And suddenly there’s the sleepy journalist Roderick Loose with his notepad open writing down such remarks, which is poor form in a public house, if you ask me. I know for stone-wall certain that it is a question for which everyone has a theory. No one, for the last two weeks, has said, “Dunno, mate, where is the blood?” Everyone has an idea if not two. Rimstill moves up and down the bar, the bar towel over his shoulder, and he must hear it all: “Oh, he was killed over in Saddleshire and transported here”; “Oh, he’s not human and had no use for blood. There’s aliens among us. Just look around the pub”; “The blood evaporated. He’s part of an experiment from the secret labs at Moldshire. You could see the secret government stamp on his neck.”
That last one might have a bit in it. I found the body, leading the three members of our championship steeplechase team. The man, who was dead and pale as froth, did have a big angry canker on his neck, something the size of a large circular fist, which I took as where he may have struck himself. The mark itself became a topic that raged like a rubbish fire, and our citizenry decided it was either the wax seal of the devil or a rash from toxic chemicals being stirred up at Moldshire. The government put an agricultural station over there and it gets blamed for something once a month—aliens, stolen passwords, crop circles, fluoride.
“Now, Mr. Blinken, what did it look like?” Rimstill and his towel had stopped across the bar from me and looked into my face for clues. He was wiping a glass and speaking loud enough for others to hear. “Was the mark bloody and such as if made by a pocket-knife or was it as they said some kind of imprint from the exsanguinating machine?”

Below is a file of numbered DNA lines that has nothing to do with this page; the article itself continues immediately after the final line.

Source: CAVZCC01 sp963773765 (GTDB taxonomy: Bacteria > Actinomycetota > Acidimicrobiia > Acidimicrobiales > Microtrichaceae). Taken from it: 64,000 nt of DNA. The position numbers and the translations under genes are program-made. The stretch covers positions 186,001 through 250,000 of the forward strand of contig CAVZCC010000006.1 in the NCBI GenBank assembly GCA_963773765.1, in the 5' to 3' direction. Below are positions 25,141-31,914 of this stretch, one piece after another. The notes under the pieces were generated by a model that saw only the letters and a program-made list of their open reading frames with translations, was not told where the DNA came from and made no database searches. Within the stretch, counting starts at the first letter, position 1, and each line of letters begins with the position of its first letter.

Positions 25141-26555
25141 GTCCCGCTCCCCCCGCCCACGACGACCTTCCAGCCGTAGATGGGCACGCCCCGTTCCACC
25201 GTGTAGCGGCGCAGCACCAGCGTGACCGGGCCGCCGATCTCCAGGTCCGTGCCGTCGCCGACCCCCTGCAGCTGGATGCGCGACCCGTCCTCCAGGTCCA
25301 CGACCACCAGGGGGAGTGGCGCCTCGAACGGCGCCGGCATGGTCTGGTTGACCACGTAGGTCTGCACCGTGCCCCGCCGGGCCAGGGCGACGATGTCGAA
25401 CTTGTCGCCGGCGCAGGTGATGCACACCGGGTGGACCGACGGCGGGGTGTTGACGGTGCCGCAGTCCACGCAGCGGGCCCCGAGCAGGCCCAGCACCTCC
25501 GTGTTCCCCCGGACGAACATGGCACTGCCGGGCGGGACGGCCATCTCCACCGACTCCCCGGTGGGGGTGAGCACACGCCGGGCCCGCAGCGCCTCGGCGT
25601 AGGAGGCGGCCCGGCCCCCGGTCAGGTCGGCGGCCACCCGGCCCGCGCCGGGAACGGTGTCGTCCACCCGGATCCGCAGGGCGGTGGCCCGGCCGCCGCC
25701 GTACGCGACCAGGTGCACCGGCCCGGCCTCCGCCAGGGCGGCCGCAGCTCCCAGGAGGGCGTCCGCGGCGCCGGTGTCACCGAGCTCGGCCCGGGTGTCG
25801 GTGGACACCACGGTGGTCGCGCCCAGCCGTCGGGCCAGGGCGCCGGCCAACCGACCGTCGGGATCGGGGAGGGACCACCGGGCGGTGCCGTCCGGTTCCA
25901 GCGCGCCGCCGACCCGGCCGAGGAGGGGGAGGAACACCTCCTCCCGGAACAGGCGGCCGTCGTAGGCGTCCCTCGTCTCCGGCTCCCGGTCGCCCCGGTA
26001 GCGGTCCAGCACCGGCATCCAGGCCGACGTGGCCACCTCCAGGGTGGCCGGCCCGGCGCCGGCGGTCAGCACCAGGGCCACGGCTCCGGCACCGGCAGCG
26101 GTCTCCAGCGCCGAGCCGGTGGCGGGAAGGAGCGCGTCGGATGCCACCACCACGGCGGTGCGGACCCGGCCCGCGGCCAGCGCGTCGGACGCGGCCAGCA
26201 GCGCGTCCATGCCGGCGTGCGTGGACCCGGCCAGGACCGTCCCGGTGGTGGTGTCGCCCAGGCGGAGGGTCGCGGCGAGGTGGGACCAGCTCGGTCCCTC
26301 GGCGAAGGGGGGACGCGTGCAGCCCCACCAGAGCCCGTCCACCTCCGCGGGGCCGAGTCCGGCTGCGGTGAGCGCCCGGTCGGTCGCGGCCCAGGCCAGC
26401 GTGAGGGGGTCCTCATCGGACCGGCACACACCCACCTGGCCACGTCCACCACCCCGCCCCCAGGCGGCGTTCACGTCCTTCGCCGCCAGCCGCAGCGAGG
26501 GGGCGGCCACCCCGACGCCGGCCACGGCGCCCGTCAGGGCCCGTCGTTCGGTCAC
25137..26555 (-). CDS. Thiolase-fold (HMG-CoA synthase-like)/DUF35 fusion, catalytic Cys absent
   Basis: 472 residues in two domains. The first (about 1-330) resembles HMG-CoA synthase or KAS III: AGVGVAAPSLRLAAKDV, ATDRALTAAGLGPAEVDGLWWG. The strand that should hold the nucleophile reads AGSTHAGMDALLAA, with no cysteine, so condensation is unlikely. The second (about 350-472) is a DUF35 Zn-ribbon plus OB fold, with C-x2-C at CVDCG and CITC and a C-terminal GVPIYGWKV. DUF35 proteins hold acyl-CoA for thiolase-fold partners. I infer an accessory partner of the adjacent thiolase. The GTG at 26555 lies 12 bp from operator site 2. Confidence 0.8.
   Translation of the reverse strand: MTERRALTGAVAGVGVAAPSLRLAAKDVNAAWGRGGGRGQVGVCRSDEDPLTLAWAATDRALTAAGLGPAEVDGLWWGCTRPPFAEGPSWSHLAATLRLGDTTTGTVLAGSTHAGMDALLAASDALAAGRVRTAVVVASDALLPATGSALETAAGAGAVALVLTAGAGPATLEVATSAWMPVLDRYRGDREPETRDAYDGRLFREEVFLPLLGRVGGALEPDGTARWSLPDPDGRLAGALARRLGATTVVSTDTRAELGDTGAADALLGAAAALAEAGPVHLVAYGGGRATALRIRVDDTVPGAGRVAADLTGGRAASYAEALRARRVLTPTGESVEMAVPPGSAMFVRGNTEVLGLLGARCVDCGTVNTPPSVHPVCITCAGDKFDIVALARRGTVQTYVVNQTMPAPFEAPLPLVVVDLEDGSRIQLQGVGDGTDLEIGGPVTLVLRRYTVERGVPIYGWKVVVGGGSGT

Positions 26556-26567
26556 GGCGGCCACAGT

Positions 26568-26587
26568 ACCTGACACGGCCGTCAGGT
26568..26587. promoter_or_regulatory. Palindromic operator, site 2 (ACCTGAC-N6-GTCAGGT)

I love a pint and I know the world wants me to have a pint, and I love the Ivory Fetlock and its old scarlet carpets and the walnut bar burnished by better men than me drinking worse beer, but the conversations in this dear close were almost putting me off my libations. Almost. I wiped my lip and told Rimstill, who had asked, and dreary Roderick Loose, who was leaning in with his notepad once again (I’d already spoken to him at length on two occasions while grooming the horses in the barn), and Felicia Rungbell, who rides steeplechase with the team (a strapping 30-year-old who mourns her lost fortune every day in her repeated tale of how her father was robbed of his title by brigands in Shlopferdshire and the manor house in which she was a golden child is now full of some nasty branch of her nasty family), that I’d not heard of the exsanguinating machine (which was happily quite true), but I could not bring myself to say the phrase, and so I told them that the mark on the neck of the deceased appeared to me to be some kind of brand or impression, and yes, it had appeared angry but not bloody.
“That’s because there was no blood!” Felicia Rungbell cried again.
“Was there some mark or someone’s initials in the marking?” Rimstill asked. He was ardent for clues. Everyone was ardent for clues. I had had my fill of clues. I did not want to find a dead man in the bridle path. I did not want to have our horses think every time they jumped at that wall, which would be part of the weekend’s championship tournament, the culmination of a year’s work, there would be some crude cadaver sprawled exactly where they should come to ground. I didn’t want the riders fearful. I didn’t want Wilda Bloom to resign the team and go back to her father’s place in a town in Wales with a name too long to put on an envelope. This last was my greatest worry. If Graham Hoosh quit, or Felicia, we could replace them in two days. Wilda had already told me the magical promise: If we won this year, she would be my bride. We needed to win this year! I had made a little joke about bridle path and bridal path and Wilda had smiled, and I told her we would win at all costs, that she now in fact was the prize. If this puts a glimmer in my ardor, so be it.